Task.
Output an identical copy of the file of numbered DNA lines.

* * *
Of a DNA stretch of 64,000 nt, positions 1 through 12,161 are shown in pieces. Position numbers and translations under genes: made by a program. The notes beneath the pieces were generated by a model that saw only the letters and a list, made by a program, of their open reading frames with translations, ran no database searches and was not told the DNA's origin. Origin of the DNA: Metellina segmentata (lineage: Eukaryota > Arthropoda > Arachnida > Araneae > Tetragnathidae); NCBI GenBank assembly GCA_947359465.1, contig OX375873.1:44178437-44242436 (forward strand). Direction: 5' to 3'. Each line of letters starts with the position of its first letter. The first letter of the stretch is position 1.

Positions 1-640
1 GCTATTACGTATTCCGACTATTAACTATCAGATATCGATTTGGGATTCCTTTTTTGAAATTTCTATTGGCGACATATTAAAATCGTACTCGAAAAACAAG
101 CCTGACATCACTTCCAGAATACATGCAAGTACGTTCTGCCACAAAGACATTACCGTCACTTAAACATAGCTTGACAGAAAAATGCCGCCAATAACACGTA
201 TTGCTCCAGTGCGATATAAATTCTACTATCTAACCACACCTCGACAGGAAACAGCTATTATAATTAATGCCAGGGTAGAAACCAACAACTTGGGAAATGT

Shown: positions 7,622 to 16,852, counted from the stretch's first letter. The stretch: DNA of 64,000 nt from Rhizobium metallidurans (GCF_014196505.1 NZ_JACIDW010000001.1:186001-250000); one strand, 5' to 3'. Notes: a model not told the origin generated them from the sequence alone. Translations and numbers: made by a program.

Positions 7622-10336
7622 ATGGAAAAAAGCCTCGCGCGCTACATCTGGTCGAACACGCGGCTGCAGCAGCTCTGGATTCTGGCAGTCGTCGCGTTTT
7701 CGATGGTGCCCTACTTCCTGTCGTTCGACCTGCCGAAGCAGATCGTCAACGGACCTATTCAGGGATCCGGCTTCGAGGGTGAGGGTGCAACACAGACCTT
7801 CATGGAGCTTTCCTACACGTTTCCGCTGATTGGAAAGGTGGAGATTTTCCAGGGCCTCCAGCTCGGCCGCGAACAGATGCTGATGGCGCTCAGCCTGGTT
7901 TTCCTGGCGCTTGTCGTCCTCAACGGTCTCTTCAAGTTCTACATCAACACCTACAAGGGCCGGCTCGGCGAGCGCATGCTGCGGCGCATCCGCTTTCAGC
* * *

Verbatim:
Of a DNA stretch of 64,000 nt, positions 1 through 12,161 are shown in pieces. Position numbers and translations under genes: made by a program. The notes beneath the pieces were generated by a model that saw only the letters and a list, made by a program, of their open reading frames with translations, ran no database searches and was not told the DNA's origin. Origin of the DNA: Metellina segmentata (lineage: Eukaryota > Arthropoda > Arachnida > Araneae > Tetragnathidae); NCBI GenBank assembly GCA_947359465.1, contig OX375873.1:44178437-44242436 (forward strand). Direction: 5' to 3'. Each line of letters starts with the position of its first letter. The first letter of the stretch is position 1.

Positions 1-640
1 GCTATTACGTATTCCGACTATTAACTATCAGATATCGATTTGGGATTCCTTTTTTGAAATTTCTATTGGCGACATATTAAAATCGTACTCGAAAAACAAG
101 CCTGACATCACTTCCAGAATACATGCAAGTACGTTCTGCCACAAAGACATTACCGTCACTTAAACATAGCTTGACAGAAAAATGCCGCCAATAACACGTA
201 TTGCTCCAGTGCGATATAAATTCTACTATCTAACCACACCTCGACAGGAAACAGCTATTATAATTAATGCCAGGGTAGAAACCAACAACTTGGGAAATGT

Shown: positions 7,622 to 16,852, counted from the stretch's first letter. The stretch: DNA of 64,000 nt from Rhizobium metallidurans (GCF_014196505.1 NZ_JACIDW010000001.1:186001-250000); one strand, 5' to 3'. Notes: a model not told the origin generated them from the sequence alone. Translations and numbers: made by a program.

Positions 7622-10336
7622 ATGGAAAAAAGCCTCGCGCGCTACATCTGGTCGAACACGCGGCTGCAGCAGCTCTGGATTCTGGCAGTCGTCGCGTTTT
7701 CGATGGTGCCCTACTTCCTGTCGTTCGACCTGCCGAAGCAGATCGTCAACGGACCTATTCAGGGATCCGGCTTCGAGGGTGAGGGTGCAACACAGACCTT
7801 CATGGAGCTTTCCTACACGTTTCCGCTGATTGGAAAGGTGGAGATTTTCCAGGGCCTCCAGCTCGGCCGCGAACAGATGCTGATGGCGCTCAGCCTGGTT
7901 TTCCTGGCGCTTGTCGTCCTCAACGGTCTCTTCAAGTTCTACATCAACACCTACAAGGGCCGGCTCGGCGAGCGCATGCTGCGGCGCATCCGCTTTCAGC